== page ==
Guana Bay Swell Statistics, June: All Swell – Any Wind
This chart shows the variation of swells directed at Guana Bay through an average June and is based upon 2074 NWW3 model predictions since 2006 (values every 3 hours). The wave model does not forecast wind and surf right at the coast so we have chosen the best grid node based on what we know about Guana Bay. In the case of Guana Bay, the best grid node is 5 km away (3 miles).
The rose diagram shows the distribution of swell sizes and directions, while the graph at the bottom shows the same thing but lacks direction information. Five colours show increasing wave sizes. The smallest swells, less than 0.5m (1.5 feet), high are coloured blue. These happened only 1.3% of the time. Green and yellow represent increasing swell sizes and biggest swells greater than >3m (>10ft) are shown in red. In both graphs, the area of any colour is proportional to how commonly that size swell was forecast.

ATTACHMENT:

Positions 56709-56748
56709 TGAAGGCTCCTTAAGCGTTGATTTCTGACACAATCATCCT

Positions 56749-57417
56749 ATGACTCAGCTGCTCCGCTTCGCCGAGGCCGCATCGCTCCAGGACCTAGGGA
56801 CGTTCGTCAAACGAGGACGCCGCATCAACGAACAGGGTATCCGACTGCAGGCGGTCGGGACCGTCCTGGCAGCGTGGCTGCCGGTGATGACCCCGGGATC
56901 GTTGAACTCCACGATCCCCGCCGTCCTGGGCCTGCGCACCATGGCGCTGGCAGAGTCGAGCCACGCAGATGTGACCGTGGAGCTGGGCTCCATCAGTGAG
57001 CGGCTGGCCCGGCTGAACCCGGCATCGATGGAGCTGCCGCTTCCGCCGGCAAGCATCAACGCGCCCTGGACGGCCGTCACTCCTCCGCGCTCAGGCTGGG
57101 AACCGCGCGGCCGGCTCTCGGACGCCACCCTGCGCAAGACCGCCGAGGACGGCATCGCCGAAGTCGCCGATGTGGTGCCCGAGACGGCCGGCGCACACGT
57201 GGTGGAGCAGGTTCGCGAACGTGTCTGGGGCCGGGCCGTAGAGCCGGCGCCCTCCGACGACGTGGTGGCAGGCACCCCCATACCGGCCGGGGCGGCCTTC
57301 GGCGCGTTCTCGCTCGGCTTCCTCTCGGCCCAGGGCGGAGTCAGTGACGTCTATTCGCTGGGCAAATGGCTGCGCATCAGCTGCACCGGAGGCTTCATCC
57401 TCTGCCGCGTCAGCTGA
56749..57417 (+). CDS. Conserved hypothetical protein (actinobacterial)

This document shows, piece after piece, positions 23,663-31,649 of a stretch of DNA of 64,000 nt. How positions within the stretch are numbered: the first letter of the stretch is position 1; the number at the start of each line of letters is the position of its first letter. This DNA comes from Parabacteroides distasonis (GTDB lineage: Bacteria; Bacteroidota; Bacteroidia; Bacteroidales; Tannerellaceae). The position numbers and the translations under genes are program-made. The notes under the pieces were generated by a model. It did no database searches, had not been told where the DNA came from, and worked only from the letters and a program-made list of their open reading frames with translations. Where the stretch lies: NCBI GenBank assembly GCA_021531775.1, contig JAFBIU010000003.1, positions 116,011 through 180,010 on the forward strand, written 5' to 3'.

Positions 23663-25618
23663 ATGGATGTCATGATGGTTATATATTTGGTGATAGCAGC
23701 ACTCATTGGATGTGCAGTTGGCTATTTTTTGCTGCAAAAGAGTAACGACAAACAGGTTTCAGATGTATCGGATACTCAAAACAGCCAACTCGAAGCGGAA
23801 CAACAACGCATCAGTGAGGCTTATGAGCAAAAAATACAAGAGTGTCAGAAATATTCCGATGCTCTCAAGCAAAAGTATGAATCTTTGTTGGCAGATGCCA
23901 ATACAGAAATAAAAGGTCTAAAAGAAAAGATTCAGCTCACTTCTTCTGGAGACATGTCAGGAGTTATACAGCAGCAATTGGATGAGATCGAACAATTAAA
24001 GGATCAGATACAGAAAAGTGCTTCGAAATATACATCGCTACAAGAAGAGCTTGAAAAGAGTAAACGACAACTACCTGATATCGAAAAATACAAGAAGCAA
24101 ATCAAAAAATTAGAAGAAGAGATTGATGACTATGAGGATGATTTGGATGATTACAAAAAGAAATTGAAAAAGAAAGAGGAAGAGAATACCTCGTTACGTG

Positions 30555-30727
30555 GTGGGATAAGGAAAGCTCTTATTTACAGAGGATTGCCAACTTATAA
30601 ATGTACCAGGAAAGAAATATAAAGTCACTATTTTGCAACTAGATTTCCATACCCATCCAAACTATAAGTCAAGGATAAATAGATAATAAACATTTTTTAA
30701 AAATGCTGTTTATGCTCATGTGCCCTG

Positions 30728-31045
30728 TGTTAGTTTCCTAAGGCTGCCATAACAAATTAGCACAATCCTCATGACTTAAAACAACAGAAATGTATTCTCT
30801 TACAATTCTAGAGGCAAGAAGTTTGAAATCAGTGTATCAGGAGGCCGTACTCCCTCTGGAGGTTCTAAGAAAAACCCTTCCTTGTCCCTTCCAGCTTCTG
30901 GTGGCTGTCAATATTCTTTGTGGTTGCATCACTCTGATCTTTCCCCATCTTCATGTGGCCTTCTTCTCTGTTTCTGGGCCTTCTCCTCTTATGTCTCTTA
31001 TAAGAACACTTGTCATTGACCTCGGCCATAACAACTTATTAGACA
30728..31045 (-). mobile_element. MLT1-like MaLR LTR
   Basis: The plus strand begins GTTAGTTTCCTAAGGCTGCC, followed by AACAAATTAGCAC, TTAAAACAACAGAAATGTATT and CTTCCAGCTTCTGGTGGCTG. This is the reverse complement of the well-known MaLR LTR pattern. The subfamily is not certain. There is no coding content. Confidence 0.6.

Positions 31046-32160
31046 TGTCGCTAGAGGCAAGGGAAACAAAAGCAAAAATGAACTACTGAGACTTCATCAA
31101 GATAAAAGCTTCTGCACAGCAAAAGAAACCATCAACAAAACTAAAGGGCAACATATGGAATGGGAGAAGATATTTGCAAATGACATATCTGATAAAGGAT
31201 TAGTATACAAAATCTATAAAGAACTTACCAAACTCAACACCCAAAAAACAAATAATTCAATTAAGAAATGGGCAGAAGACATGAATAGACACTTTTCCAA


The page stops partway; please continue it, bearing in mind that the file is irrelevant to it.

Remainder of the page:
The diagram implies that the dominant swell direction, shown by the longest spokes, was E, whereas the the prevailing wind blows from the ESE. Because the wave model grid is out to sea, sometimes a strong offshore wind blows largest waves away from Guana Bay and offshore. We combine these with the no surf category of the bar chart. To keep it simple we don't show these in the rose diagram. Because wind determines whether or not waves are good for surfing at Guana Bay, you can view an alternative image that shows only the swells that were forecast to coincide with glassy or offshore wind conditions. In a typical June, swells large enough to cause clean enough to surf waves at Guana Bay run for about 99% of the time.
IMPORTANT: Beta version feature! Swell heights are open water values from NWW3. There is no attempt to model near-shore effects. Coastal wave heights will generally be less, especially if the break does not have unobstructed exposure to the open ocean.